OPEN INSIGHTS Newsletter
Issue 41 – Roshomon Effect
February 1, 2008
by Sean Hull
It’s now the end of our third year publishing the Open Insights newsletter. We thought we’d celebrate by relaunching our popular blog Oracle + Open Source. The design is new, there’s a lot more content, things are easier to find, and overall it is indexing great on Google, even better!
Like what you see here? Forward us to a friend. And let us know if you have any suggestions or comments. They are always welcome.
In This Issue:
There is a pretty famous Japanese film called Roshomon. During a trial, participants in a murder tell the series of events through their eyes. They retell truths, half-truths, and even falsehoods. In the retelling, we the audience, are given the chance to see the events unfold from three mildly, and sometimes thoroughly different perspectives.
This metaphor has many parallels in the real world, from discussing politics on one side or the other, to discussing global tensions, history, and current conflicts. For us in business, and especially in consulting, this is a challenge we face everyday.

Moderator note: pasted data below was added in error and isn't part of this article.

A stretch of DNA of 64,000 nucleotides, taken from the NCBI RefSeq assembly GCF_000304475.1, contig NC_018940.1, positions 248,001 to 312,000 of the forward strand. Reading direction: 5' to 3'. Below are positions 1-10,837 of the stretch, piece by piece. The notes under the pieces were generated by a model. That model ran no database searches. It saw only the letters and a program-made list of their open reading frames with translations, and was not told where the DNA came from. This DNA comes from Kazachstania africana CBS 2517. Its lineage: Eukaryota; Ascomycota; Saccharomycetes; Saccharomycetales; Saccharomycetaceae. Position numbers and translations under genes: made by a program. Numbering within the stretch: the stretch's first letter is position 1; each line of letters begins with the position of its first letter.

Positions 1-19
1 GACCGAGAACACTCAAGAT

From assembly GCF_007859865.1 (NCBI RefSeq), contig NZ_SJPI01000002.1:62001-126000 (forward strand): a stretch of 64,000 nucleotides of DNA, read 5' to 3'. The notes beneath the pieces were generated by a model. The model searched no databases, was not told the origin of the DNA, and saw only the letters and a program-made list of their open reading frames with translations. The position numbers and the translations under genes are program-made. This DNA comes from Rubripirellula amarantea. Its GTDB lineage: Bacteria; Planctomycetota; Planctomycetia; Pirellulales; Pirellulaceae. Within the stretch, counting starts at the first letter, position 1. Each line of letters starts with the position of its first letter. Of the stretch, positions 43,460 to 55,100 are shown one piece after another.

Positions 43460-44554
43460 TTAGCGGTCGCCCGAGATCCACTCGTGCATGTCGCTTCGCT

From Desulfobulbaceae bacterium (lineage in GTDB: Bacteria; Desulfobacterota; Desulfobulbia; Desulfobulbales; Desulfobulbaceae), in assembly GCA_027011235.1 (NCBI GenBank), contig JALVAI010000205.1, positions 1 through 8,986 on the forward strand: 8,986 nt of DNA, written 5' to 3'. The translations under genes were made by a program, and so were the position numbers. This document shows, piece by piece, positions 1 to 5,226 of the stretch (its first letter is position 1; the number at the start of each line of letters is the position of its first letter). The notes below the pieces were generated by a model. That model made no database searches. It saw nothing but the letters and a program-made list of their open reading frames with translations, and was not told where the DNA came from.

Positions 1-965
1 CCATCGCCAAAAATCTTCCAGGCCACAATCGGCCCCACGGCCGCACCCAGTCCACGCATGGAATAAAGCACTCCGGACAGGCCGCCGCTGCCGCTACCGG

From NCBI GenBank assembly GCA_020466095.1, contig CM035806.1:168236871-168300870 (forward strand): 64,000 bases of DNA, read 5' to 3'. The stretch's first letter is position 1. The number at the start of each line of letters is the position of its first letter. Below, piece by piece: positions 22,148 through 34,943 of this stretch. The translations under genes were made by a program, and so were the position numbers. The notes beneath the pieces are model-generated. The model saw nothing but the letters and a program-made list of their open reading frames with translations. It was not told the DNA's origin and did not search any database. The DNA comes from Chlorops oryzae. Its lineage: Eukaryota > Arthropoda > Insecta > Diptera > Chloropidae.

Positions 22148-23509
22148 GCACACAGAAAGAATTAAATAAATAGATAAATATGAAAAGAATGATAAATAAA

The Client View
Here I’m referring to the economic buyer. This is the individual who controls the budget, and who has to manage costs, while executing on the technology iniative. This person sees the big picture, but may not always follow all the underlying details. Their perspective requires seeing the forest for the trees, seeing the whole project from a mile high, or longer term than just what we’re faced with today.
The Employee View
Here I’m referring to coworkers, and folks you would be working with day-to-day to get things done. These people tend to be detail oriented, and may focus on the theory, but miss the high-level business perspective. Sometimes these folks may feel you’re an asset, a way to get things done quicker, while others may feel somewhat threatened, as though bringing in a consultant implies not a shortage of resources, but somehow a shortage of knowledge and expertise. In the end, either can be the case, but it does not have to be adversarial. This can be an opportunity, if it is managed and presented that way.
The Consultant View